No new legislation or regulation is involved, according to the Times. Existing laws that carry stiffer penalties that OSHA rules will be leveraged, including environmental laws, criminal statutes more often used in racketeering and white-collar crimes, and provisions of the Sarbanes-Oxley Act, a corporate reform law.
OSHA Director of Enforcement Richard Fairfax told the Times the initiative is part of a broader effort by OSHA to crack the whip on companies that persistently violate agency rules.
Hundreds of OSHA compliance officers have already attended training sessions led by Justice Department prosecutors and criminal investigators from the EPA, according to the Times. In some regions of the country, OSHA managers have begun sharing lists of the worst workplaces with EPA investigators and prosecutors, who select the most promising case for investigation. Several criminal inquiries and prosecutions are ongoing, reports the Times.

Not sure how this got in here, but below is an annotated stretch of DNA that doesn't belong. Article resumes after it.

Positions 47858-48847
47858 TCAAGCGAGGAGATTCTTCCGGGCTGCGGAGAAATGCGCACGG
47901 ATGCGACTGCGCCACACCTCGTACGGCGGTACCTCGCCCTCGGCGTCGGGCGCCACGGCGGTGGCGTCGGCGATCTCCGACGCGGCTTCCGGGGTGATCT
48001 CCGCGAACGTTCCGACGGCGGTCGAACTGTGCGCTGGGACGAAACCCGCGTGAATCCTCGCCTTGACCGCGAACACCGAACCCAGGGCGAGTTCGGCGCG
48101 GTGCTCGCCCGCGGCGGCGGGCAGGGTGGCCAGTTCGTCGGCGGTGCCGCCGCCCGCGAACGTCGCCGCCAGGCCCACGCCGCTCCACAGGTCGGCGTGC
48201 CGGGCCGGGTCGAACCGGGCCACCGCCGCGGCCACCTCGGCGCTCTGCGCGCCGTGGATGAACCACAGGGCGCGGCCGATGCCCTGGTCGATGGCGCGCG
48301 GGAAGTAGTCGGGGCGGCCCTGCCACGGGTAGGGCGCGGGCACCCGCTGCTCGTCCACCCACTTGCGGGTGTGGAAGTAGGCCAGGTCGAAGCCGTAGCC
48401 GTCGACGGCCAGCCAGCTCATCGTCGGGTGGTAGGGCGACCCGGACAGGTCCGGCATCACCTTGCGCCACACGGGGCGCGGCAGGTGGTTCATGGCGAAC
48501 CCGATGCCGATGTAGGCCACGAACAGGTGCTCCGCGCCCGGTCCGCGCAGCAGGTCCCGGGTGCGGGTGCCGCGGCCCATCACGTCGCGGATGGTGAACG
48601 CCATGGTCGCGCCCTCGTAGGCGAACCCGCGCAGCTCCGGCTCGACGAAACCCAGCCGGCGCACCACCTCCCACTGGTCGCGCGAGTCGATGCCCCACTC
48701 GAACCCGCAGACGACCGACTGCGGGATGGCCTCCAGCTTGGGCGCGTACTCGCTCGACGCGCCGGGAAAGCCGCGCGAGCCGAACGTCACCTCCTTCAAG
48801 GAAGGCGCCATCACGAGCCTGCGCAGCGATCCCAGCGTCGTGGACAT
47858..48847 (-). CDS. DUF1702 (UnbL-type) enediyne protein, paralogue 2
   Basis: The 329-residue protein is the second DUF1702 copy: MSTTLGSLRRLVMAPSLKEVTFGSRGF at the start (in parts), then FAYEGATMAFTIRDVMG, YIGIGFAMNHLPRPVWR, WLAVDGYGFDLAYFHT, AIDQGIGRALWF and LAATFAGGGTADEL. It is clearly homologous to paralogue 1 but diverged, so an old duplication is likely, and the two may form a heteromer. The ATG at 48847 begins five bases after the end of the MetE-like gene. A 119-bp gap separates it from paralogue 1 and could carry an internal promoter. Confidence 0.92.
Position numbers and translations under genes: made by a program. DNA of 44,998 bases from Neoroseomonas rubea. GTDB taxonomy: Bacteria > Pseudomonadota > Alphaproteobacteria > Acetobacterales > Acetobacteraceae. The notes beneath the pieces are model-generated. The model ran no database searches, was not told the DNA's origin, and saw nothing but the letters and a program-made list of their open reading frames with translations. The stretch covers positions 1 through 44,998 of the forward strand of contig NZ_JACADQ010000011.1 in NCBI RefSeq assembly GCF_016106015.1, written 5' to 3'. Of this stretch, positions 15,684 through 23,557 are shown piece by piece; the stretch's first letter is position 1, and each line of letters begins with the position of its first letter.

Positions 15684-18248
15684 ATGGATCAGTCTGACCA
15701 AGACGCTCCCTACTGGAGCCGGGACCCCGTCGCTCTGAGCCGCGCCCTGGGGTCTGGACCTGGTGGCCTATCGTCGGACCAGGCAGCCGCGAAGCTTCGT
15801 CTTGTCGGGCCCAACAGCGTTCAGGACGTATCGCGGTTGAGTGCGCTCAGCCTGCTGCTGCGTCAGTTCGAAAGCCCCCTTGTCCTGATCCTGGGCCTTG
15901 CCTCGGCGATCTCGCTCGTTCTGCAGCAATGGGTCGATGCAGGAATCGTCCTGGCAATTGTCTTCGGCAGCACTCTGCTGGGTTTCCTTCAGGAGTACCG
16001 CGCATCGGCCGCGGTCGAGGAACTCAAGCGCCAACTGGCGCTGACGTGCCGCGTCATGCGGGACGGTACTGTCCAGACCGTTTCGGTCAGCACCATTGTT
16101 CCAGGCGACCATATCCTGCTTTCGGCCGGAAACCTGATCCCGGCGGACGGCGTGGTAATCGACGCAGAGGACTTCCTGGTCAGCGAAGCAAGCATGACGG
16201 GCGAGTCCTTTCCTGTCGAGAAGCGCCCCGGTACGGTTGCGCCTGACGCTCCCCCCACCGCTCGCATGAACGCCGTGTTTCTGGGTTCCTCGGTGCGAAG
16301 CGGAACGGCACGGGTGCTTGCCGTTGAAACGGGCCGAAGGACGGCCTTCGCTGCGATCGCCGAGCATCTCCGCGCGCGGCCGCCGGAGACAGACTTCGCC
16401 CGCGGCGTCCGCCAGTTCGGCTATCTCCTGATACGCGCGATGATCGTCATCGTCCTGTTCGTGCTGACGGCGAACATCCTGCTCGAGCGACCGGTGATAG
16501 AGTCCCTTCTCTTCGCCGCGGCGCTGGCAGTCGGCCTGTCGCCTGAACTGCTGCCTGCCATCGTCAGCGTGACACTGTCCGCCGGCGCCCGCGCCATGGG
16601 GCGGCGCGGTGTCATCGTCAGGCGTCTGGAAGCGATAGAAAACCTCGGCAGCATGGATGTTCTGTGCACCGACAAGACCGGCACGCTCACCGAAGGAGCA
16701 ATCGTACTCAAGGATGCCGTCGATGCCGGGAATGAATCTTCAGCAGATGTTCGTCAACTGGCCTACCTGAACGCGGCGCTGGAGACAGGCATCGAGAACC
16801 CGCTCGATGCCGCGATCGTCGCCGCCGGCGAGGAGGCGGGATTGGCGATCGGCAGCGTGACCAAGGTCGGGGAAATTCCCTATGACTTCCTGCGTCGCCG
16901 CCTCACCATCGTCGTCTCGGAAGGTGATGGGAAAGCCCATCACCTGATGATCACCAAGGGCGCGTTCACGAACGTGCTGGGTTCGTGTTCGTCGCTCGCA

The underlying premise of this OSHA-EPA-Justice Department cooperation is that poor workplace safety frequently accompanies poor environmental practices.
"If you don't care about protecting your workers, it probably stands to reason that you don't care about protecting the environment either," David Uhlmann, chief of the Justice Department's environmental crimes section, told the Times.
The government's strategy holds that OSHA inspectors have direct access to the most dangerous workplaces and can spot potential environmental crimes, especially those that endanger workers. Meanwhile, the EPA has some 200 criminal investigators experienced in building cases for federal prosecution. All federal environmental crimes carry potential prison sentences, including up to 15 years for knowingly endangering workers. In 2001, the EPA obtained prison sentences totaling 256 years, according to the Times.
High-level political backing for this "get tough" prosecution strategy is uncertain, reports the Times. A news conference in March to announce the plan was canceled, according to the paper. The program was to have been called the Worker Endangerment Initiative, but is now described as a policy decision, according to the Times.